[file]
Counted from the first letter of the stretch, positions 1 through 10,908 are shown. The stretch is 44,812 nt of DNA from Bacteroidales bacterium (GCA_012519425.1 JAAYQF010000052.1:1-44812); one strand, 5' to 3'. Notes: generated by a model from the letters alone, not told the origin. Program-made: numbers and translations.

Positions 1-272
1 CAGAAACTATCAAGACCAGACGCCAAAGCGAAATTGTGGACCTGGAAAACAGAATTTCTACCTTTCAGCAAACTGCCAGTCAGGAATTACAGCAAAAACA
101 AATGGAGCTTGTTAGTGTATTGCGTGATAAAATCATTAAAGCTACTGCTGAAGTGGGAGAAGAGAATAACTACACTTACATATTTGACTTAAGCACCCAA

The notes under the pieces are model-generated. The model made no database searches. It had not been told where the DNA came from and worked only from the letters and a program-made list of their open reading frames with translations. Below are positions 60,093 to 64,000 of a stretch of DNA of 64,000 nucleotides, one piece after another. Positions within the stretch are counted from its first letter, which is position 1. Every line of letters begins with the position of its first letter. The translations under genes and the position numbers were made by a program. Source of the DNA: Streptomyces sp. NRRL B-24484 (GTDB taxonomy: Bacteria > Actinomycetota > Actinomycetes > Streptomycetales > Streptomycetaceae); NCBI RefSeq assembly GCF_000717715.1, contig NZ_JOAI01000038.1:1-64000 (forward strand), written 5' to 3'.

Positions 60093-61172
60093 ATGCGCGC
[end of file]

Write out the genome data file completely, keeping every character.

Counted from the first letter of the stretch, positions 1 through 10,908 are shown. The stretch is 44,812 nt of DNA from Bacteroidales bacterium (GCA_012519425.1 JAAYQF010000052.1:1-44812); one strand, 5' to 3'. Notes: generated by a model from the letters alone, not told the origin. Program-made: numbers and translations.

Positions 1-272
1 CAGAAACTATCAAGACCAGACGCCAAAGCGAAATTGTGGACCTGGAAAACAGAATTTCTACCTTTCAGCAAACTGCCAGTCAGGAATTACAGCAAAAACA
101 AATGGAGCTTGTTAGTGTATTGCGTGATAAAATCATTAAAGCTACTGCTGAAGTGGGAGAAGAGAATAACTACACTTACATATTTGACTTAAGCACCCAA

The notes under the pieces are model-generated. The model made no database searches. It had not been told where the DNA came from and worked only from the letters and a program-made list of their open reading frames with translations. Below are positions 60,093 to 64,000 of a stretch of DNA of 64,000 nucleotides, one piece after another. Positions within the stretch are counted from its first letter, which is position 1. Every line of letters begins with the position of its first letter. The translations under genes and the position numbers were made by a program. Source of the DNA: Streptomyces sp. NRRL B-24484 (GTDB taxonomy: Bacteria > Actinomycetota > Actinomycetes > Streptomycetales > Streptomycetaceae); NCBI RefSeq assembly GCF_000717715.1, contig NZ_JOAI01000038.1:1-64000 (forward strand), written 5' to 3'.

Positions 60093-61172
60093 ATGCGCGC